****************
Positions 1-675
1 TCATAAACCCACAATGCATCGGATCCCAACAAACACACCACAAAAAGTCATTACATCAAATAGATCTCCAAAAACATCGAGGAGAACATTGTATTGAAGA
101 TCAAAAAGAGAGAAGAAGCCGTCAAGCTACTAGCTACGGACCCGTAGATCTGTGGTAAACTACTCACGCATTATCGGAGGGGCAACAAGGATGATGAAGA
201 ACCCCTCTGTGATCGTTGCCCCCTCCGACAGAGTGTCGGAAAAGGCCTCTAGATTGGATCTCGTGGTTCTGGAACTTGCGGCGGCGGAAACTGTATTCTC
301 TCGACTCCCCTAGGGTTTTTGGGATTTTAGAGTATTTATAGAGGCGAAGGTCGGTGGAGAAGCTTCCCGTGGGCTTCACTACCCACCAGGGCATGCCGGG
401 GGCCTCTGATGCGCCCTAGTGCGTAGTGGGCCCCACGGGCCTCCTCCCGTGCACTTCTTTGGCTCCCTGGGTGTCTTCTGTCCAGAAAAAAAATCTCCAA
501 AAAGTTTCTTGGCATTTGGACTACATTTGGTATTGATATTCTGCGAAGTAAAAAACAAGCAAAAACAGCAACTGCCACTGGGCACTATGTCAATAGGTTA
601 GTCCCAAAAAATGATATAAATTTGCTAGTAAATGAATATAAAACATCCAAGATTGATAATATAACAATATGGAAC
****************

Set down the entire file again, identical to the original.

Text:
Positions 1-675
1 TCATAAACCCACAATGCATCGGATCCCAACAAACACACCACAAAAAGTCATTACATCAAATAGATCTCCAAAAACATCGAGGAGAACATTGTATTGAAGA
101 TCAAAAAGAGAGAAGAAGCCGTCAAGCTACTAGCTACGGACCCGTAGATCTGTGGTAAACTACTCACGCATTATCGGAGGGGCAACAAGGATGATGAAGA
201 ACCCCTCTGTGATCGTTGCCCCCTCCGACAGAGTGTCGGAAAAGGCCTCTAGATTGGATCTCGTGGTTCTGGAACTTGCGGCGGCGGAAACTGTATTCTC
301 TCGACTCCCCTAGGGTTTTTGGGATTTTAGAGTATTTATAGAGGCGAAGGTCGGTGGAGAAGCTTCCCGTGGGCTTCACTACCCACCAGGGCATGCCGGG
401 GGCCTCTGATGCGCCCTAGTGCGTAGTGGGCCCCACGGGCCTCCTCCCGTGCACTTCTTTGGCTCCCTGGGTGTCTTCTGTCCAGAAAAAAAATCTCCAA
501 AAAGTTTCTTGGCATTTGGACTACATTTGGTATTGATATTCTGCGAAGTAAAAAACAAGCAAAAACAGCAACTGCCACTGGGCACTATGTCAATAGGTTA
601 GTCCCAAAAAATGATATAAATTTGCTAGTAAATGAATATAAAACATCCAAGATTGATAATATAACAATATGGAAC